I also instruct QPR -- a suicide prevention training helping any adult recognize the signs someone may be suicidal and how to ask the Question, Persuade the person to get help, and make the Referral to the best resource. Anyone trained this way can help save a life.
     That's probably way more than you wanted to know about what I am doing, but there it is."

        It was a treat to receive a note and these great photographs from White Stone, VA, resident Alan Merkel.
     I recently completed an item high on my bucket list when I drove my 1930 Cadillac V-16 convertible on Skyline Drive in the Blue Ridge Mountains of Virginia. My son Matthew and granddaughter Christina joined me on the trip. I spent 25 years restoring the car from 1985 to 2010, performing the work myself with the exception of the top and the upholstery. Since completing it in 2010 I have driven it nearly 5,000 miles.
Alan Merkel and his granddaughter with his 1930 Cadillac V-16

At Stratford Hall, General Robert E. Lee's birthplace

A license plate "topper" that attracts comments from Naval Academy people and others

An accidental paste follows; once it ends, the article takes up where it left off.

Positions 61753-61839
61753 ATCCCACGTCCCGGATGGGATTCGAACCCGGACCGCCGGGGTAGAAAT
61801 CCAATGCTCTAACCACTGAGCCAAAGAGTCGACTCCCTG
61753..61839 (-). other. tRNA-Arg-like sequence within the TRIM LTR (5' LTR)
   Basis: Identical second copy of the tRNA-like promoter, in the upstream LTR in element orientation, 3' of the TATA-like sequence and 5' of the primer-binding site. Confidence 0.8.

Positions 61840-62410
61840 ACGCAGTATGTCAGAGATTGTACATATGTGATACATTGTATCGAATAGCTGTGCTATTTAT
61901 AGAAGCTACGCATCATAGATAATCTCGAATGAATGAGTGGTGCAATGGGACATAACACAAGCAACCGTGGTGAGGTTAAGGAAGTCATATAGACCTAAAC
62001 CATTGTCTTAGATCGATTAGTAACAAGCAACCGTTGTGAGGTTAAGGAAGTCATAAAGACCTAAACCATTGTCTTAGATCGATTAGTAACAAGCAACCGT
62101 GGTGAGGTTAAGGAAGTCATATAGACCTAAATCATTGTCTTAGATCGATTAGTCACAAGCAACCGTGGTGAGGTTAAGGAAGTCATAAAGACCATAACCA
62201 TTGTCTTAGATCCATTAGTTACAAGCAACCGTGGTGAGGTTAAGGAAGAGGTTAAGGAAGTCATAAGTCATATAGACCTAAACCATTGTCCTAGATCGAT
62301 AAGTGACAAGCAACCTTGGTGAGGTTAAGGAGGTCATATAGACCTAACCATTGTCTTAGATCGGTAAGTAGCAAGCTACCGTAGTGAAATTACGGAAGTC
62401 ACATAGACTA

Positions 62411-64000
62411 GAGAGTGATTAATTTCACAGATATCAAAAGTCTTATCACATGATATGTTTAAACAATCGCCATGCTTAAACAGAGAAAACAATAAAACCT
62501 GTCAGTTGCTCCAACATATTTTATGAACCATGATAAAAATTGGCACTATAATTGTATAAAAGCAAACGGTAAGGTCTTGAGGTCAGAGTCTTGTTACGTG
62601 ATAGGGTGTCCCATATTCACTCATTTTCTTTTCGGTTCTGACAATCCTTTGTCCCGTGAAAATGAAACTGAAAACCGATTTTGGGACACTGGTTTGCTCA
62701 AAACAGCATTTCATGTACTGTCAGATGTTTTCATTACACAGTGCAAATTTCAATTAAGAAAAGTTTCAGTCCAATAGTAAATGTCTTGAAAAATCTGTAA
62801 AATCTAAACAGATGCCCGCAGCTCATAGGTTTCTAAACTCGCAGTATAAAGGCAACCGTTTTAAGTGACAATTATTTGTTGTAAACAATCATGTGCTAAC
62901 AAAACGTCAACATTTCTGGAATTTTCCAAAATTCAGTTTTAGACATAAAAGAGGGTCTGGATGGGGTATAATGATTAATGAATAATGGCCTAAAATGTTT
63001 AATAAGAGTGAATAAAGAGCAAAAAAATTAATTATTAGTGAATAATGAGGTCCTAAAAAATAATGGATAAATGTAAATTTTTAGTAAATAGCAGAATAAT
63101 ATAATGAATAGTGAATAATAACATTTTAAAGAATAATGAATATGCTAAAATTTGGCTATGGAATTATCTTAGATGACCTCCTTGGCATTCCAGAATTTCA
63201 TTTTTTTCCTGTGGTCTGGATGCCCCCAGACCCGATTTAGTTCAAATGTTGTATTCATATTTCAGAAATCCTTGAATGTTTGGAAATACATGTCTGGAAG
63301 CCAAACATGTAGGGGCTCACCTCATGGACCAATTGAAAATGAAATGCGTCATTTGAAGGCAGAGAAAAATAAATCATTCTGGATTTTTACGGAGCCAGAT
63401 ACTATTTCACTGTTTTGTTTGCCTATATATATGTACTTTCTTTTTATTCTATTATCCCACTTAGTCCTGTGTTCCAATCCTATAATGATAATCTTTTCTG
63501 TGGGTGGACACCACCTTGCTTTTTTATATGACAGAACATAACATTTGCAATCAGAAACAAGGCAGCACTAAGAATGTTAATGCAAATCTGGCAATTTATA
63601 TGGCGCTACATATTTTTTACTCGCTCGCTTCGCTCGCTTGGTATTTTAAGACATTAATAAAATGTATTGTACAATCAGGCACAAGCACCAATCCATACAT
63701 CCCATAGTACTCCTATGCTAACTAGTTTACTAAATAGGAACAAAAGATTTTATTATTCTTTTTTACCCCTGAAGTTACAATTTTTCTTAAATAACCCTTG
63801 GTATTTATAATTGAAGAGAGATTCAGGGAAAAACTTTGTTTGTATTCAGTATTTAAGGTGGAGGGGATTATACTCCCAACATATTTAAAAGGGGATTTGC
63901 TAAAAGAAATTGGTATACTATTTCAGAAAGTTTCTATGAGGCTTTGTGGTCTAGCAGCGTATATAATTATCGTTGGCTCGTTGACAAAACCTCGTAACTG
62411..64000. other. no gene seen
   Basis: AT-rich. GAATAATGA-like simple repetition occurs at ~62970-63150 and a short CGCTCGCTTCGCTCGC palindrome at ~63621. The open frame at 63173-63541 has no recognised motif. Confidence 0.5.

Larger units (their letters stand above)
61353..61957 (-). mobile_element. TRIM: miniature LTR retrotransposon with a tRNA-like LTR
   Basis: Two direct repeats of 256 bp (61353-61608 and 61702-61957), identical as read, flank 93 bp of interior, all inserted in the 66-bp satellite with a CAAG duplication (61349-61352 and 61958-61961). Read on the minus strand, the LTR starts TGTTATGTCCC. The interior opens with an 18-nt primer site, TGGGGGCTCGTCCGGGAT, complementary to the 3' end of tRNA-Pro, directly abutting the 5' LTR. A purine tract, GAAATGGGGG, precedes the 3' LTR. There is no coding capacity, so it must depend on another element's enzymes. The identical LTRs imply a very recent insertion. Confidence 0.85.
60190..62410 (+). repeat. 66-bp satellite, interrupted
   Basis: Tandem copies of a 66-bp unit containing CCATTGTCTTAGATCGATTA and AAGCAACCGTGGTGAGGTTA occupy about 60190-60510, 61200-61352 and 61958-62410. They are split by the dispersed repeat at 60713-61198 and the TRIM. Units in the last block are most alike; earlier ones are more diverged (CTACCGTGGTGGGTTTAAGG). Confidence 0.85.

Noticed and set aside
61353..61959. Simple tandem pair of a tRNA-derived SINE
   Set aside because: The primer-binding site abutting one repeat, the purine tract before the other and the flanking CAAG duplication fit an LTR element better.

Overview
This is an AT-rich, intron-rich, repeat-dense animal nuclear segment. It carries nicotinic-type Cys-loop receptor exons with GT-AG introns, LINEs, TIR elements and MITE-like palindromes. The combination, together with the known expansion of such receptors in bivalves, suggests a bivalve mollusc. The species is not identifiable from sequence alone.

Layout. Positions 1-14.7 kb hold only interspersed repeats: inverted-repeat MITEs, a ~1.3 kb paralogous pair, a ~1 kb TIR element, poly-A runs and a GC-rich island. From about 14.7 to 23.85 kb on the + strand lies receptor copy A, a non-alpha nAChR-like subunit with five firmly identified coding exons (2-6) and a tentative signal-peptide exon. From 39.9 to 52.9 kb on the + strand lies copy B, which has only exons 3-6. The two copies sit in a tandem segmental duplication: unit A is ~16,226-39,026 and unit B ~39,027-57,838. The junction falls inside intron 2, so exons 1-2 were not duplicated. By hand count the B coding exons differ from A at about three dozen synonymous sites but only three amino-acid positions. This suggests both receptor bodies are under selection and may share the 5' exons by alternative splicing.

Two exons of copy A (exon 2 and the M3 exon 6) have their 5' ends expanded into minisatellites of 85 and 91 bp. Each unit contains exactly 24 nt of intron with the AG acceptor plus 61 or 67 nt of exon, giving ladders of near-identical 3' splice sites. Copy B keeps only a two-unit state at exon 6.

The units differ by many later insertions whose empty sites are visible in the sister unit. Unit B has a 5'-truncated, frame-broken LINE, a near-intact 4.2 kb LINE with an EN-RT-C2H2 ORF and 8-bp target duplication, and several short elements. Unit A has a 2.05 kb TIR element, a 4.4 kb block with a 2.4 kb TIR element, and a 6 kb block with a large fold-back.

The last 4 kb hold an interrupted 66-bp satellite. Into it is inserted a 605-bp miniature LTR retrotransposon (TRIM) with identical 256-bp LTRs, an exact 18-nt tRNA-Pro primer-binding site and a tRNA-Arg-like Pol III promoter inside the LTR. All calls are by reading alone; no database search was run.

While doing some spring cleaning, Jim Oakes uncovered a stash of Naval Academy artifacts including his "steam kit," shoe trees with his initials and laundry number, some other objects, and his well-used (abused?) copy of Reef Points. Still inside the front cover are a piece of string, a pencil, a tack, and a cigarette wrapped in a piece of aluminum foil. My own copy contains several eclectic objects, required in case an upperclassman might need something. Was there a standard set of required extras? Do you still have your copy of Reef Points, and what do you remember about carrying and using it?
Jim Oakes' copy of Reef Points.

        Have a fine summer and be sure to send me some news about yourself and any of our classmates you encounter.

Navigate to:   
Shipmate Index
Shipmate Index


Site Map

Site Map

USNA Class of 1963 Home Page